If you have been using java.util.Random API of Java to generate random numbers in places desiring good security, then you might consider java.util.SecureRandom, because if there is insufficient randomness in the random numbers generated by your generator, it compromises the security and protection of your system.

This differs from the Random class because it produces cryptographically strong random numbers using cryptographically strong pseudo random number generator (CSPRNG).

The generation of random numbers in CSPRNGs uses entropy, which is nothing but an unpredictable input (true random source). It might be a hardware random number generator or possibly some unpredictable system process, such as the timings events,  interrupts etc.

A true random source is a theoretical random number generator that is perfect in every way. The next value produced is completely uncorrelated with all previous values.

SecureRandom Implementation

The java.security.SecureRandom class does not actually implement a pseudorandom number generator (PRNG) itself. It uses PRNG implementations in other classes to generate random numbers. Hence, the randomness of the random numbers, security and performance of SecureRandom depends on the algorithm chosen. If you want truly “cryptographically strong” randomness, then you need a strong entropy source. Entropy here refers to nothing but the randomness collected by an operating system or application. The entropy source is one which collects random data and supplies to destination. The file which controls the configuration of the SecureRandom API is located at:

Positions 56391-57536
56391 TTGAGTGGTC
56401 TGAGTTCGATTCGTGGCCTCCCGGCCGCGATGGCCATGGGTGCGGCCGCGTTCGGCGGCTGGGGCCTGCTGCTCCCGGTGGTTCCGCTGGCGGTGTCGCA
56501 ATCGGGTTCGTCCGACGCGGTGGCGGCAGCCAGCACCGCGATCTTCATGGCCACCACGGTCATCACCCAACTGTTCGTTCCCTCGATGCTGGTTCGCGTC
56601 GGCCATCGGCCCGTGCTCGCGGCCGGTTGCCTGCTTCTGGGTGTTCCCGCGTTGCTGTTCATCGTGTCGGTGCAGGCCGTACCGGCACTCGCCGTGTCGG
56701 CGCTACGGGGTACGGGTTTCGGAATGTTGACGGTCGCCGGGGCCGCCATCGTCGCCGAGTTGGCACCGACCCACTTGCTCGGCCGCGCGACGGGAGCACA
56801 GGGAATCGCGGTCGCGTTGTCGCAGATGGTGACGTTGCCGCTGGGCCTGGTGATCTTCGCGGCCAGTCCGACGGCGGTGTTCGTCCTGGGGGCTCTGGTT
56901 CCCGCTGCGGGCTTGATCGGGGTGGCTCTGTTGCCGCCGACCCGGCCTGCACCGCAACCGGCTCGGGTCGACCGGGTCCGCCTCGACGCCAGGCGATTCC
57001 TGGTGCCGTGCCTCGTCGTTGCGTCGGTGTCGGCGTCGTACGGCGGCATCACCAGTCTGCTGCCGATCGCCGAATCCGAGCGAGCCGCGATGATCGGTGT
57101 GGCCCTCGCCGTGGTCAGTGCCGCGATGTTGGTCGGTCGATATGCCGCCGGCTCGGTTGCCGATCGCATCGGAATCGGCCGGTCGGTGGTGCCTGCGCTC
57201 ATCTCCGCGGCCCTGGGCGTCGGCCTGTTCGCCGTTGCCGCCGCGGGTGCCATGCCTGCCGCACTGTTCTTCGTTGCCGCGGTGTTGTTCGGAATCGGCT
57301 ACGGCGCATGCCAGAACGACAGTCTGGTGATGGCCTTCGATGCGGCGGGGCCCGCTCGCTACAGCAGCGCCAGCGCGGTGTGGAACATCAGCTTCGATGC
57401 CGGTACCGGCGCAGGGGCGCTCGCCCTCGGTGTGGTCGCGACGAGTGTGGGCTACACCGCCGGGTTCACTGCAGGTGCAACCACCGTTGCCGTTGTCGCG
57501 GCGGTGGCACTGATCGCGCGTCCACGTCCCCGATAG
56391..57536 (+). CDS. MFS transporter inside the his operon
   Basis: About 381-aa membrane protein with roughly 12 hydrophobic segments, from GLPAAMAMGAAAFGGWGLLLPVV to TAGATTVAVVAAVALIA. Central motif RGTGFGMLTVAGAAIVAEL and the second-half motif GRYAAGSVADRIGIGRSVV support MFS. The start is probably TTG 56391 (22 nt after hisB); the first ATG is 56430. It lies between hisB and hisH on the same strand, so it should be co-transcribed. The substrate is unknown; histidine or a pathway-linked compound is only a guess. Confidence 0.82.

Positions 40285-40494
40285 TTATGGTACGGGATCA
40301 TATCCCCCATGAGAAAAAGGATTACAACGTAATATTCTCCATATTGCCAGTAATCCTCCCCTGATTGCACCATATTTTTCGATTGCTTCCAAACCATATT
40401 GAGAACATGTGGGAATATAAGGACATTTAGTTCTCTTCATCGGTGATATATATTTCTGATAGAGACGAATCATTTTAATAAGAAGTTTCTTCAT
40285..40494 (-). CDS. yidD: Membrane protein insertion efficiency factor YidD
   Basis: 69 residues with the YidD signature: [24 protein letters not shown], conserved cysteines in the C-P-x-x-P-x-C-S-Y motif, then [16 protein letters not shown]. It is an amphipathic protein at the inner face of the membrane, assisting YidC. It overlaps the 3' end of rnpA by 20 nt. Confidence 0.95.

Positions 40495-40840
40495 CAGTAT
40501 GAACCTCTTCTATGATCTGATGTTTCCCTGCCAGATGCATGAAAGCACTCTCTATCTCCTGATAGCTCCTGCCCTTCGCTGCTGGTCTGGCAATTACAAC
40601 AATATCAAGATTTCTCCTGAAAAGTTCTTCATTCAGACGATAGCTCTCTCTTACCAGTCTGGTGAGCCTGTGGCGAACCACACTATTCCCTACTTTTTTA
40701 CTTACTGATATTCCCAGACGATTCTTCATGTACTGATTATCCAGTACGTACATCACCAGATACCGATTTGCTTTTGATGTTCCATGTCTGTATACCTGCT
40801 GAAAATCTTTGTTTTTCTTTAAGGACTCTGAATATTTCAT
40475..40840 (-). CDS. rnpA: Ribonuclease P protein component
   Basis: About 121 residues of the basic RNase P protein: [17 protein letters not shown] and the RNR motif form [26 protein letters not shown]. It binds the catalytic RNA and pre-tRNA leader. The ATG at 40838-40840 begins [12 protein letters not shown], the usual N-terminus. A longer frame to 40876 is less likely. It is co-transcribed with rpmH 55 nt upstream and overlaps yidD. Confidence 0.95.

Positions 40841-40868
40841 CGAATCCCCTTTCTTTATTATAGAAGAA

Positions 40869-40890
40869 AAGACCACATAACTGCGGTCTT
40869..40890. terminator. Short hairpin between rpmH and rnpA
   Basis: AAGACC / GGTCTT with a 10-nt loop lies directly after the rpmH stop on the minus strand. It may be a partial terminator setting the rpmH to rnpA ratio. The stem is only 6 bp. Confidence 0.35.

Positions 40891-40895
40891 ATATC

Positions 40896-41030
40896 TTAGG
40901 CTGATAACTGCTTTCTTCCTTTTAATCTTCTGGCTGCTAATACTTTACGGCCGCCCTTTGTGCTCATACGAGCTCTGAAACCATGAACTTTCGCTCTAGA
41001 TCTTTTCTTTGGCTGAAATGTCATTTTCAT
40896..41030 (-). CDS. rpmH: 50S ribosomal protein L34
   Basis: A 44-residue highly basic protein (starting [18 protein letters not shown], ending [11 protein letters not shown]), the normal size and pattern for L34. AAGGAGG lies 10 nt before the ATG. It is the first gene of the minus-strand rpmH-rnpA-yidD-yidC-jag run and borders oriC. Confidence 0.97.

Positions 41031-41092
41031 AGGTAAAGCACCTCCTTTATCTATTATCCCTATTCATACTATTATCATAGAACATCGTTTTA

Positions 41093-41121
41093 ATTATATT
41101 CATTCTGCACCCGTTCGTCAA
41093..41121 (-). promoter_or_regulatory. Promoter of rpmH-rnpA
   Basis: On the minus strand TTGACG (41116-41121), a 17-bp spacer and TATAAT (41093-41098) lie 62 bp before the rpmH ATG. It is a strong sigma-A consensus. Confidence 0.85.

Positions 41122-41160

\$JAVA_HOME/lib/security/java.security

We can select the source of seed data for SecureRandom by using the entropy gathering device specified in securerandom.source property in java.security file.

E.g. securerandom.source=file:/dev/urandom
OR securerandom.source=file:/dev/random

On Solaris and Linux systems, if file:/dev/urandom is specified and it exists, “NativePRNG” reads random bytes directly from /dev/urandom while in case of Windows systems, the URLs file:/dev/random and file:/dev/urandom enables use of the Microsoft CryptoAPI seed functionality.

Specifying the system property  -Djava.security.egd=file:/dev/urandom can override the use of securerandom.source property and has a higher precedence. Apart from the entropy source, another important consideration in case of CSPRNG is the provider. The term “provider” refers to a package or set of packages that supply a concrete implementation of a subset of the cryptography aspects of the Java Security API. A provider may, for example, implement one or more digital signature algorithms or message digest algorithms. E.g. To register the SUN Provider:

security.provider.1=sun.security.provider.Sun

Looking closely at the java implementation of SecureRandom, setSeed method in SecureRandom is defined as:

public void setSeed(byte[] seed)
{
secureRandomSpi.engineSetSeed(seed);
isSeeded = true;
}